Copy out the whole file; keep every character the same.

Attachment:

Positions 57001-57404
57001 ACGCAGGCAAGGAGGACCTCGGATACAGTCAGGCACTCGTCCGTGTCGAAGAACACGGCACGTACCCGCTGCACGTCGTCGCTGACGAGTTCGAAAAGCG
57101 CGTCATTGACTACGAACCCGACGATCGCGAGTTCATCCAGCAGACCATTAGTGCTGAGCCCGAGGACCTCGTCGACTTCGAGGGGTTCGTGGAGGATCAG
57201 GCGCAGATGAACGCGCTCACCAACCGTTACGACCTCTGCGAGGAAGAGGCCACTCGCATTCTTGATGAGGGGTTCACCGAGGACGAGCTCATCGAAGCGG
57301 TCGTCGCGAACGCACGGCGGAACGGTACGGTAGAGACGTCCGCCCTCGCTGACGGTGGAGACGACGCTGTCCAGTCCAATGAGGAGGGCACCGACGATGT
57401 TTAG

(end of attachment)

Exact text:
Positions 57001-57404
57001 ACGCAGGCAAGGAGGACCTCGGATACAGTCAGGCACTCGTCCGTGTCGAAGAACACGGCACGTACCCGCTGCACGTCGTCGCTGACGAGTTCGAAAAGCG
57101 CGTCATTGACTACGAACCCGACGATCGCGAGTTCATCCAGCAGACCATTAGTGCTGAGCCCGAGGACCTCGTCGACTTCGAGGGGTTCGTGGAGGATCAG
57201 GCGCAGATGAACGCGCTCACCAACCGTTACGACCTCTGCGAGGAAGAGGCCACTCGCATTCTTGATGAGGGGTTCACCGAGGACGAGCTCATCGAAGCGG
57301 TCGTCGCGAACGCACGGCGGAACGGTACGGTAGAGACGTCCGCCCTCGCTGACGGTGGAGACGACGCTGTCCAGTCCAATGAGGAGGGCACCGACGATGT
57401 TTAG